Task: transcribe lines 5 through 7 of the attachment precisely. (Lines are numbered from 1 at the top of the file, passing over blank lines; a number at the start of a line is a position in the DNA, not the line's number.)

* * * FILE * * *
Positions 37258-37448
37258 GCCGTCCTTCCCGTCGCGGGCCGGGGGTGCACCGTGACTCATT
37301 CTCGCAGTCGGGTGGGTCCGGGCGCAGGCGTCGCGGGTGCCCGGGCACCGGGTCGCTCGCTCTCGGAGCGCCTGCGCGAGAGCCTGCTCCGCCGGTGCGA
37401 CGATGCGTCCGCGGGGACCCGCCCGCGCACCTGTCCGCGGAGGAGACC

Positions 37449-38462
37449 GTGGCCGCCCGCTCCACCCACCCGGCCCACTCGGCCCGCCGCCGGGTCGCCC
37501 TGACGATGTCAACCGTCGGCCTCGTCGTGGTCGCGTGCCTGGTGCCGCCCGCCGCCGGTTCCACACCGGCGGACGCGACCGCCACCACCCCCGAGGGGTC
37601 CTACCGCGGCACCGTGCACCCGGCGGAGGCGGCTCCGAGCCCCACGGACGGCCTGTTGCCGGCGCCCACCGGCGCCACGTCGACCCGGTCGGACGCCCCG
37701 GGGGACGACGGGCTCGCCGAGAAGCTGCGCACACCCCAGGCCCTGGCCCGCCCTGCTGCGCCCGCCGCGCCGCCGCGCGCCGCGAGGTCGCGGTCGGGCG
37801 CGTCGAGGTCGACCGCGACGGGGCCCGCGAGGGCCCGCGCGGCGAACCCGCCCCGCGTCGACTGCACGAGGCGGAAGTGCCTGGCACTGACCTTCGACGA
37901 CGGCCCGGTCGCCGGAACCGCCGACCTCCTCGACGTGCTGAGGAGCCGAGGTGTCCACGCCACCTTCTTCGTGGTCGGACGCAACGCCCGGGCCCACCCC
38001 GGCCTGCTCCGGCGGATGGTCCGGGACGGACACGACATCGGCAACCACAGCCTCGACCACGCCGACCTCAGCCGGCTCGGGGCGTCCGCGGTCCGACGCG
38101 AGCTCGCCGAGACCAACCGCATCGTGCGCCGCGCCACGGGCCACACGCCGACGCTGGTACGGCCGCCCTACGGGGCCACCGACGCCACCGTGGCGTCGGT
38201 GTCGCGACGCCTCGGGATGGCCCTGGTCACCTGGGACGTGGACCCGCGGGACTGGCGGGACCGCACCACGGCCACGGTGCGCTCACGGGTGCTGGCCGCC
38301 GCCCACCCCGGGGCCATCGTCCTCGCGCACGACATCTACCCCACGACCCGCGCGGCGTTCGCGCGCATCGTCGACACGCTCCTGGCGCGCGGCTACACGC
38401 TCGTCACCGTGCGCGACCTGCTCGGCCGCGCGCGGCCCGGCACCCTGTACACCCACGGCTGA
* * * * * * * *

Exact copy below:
Positions 37449-38462
37449 GTGGCCGCCCGCTCCACCCACCCGGCCCACTCGGCCCGCCGCCGGGTCGCCC
37501 TGACGATGTCAACCGTCGGCCTCGTCGTGGTCGCGTGCCTGGTGCCGCCCGCCGCCGGTTCCACACCGGCGGACGCGACCGCCACCACCCCCGAGGGGTC